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Insects. 2019 Aug 14;10(8). pii: E249. doi: 10.3390/insects10080249.

Effects of Fine-Mesh Exclusion Netting on Pests of Blackberry.

Author information

1
Department of Entomology, University of Kentucky, Agricultural Science Center, S-225, Lexington, KY 40508, USA. r.kuesel@uky.edu.
2
Department of Entomology, University of Kentucky, Agricultural Science Center, S-225, Lexington, KY 40508, USA.
3
The Organic Center, The Hall of the States, 444 N. Capitol St. NW Suite 445A, Washington, DC 20001, USA.

Abstract

Fine-mesh exclusion netting is a potential alternative to organic and conventional insecticide application to control numerous pests of fruit crops. We tested whether fine-mesh exclusion netting would reduce pest abundance and increase marketable yield compared to organic spinosad insecticide sprays in an organically managed blackberry field. At the completion of flowering, we covered blackberry rows with fine-mesh exclusion netting (ProtekNet) and treated alternating rows with an organic spinosad insecticide (Entrustâ„¢). Fine-mesh exclusion reduced green June beetle (Cotinus nitida Linnaeus) and bird presence and marginally reduced Japanese beetle (Popillia japonica Newman) presence on blackberry canes compared to organic spinosad insecticide treatment. Exclusion netting reduced the capture of spotted-wing Drosophila (Drosophila suzukii Matsumara; "SWD") in baited traps in the fourth week of exclusion and reduced the overall number of SWD adults emerging from harvested blackberry fruits. Marketable yield in the fine-mesh exclusion treatments was two times higher than the organic spinosad insecticide treatment. These results suggest that fine-mesh exclusion netting is a functional pest control alternative to insecticide treatment for organic blackberry production.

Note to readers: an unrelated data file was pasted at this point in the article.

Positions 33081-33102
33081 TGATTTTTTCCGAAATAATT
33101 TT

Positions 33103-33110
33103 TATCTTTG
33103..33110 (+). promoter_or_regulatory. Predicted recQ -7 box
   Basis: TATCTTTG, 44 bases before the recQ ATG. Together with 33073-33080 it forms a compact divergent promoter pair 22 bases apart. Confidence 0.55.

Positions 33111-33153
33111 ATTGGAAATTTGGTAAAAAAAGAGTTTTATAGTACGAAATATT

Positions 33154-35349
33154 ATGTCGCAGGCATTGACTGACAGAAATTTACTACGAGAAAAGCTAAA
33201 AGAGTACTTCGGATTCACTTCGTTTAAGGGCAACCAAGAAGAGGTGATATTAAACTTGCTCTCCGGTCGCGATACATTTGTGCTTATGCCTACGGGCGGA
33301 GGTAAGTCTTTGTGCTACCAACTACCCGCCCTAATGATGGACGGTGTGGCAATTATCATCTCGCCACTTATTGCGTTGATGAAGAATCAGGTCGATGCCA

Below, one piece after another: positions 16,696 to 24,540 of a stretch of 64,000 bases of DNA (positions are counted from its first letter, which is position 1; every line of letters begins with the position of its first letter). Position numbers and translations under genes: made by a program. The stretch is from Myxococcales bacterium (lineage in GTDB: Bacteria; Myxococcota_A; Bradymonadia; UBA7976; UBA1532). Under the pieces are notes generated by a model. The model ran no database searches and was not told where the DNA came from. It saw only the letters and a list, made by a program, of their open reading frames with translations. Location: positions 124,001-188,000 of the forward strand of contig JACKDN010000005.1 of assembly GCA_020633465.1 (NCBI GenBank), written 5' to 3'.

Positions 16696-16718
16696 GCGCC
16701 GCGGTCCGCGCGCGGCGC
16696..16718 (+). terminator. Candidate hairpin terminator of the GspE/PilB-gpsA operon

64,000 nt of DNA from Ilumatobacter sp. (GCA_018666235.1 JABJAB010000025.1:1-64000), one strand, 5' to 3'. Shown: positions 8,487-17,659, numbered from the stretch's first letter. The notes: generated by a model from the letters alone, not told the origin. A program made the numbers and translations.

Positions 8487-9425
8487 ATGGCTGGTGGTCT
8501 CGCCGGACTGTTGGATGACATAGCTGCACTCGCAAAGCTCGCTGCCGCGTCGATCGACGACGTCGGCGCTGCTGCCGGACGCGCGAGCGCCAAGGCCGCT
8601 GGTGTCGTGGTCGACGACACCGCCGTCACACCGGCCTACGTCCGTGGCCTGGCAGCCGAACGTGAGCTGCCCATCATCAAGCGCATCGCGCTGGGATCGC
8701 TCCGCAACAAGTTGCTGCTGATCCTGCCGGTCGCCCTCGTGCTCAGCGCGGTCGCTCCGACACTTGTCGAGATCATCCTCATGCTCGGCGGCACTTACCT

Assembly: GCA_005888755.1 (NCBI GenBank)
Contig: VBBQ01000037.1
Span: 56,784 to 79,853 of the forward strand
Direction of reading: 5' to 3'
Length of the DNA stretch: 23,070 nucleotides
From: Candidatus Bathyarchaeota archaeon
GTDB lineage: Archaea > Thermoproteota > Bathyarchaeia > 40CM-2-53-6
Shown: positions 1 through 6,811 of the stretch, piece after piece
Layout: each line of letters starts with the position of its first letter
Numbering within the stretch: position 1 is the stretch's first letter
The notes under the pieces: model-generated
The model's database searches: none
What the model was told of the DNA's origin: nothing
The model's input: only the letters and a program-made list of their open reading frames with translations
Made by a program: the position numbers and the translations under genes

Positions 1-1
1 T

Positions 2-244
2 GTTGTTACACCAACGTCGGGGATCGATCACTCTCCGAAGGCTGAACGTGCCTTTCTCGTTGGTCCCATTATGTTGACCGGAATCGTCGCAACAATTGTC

KEYWORDS:

Cotinis nitida; Drosophila suzukii; Japanese beetle; Popillia japonica; fine-mesh exclusion netting; green June beetle; organic management; row covers; spotted-winged Drosophila

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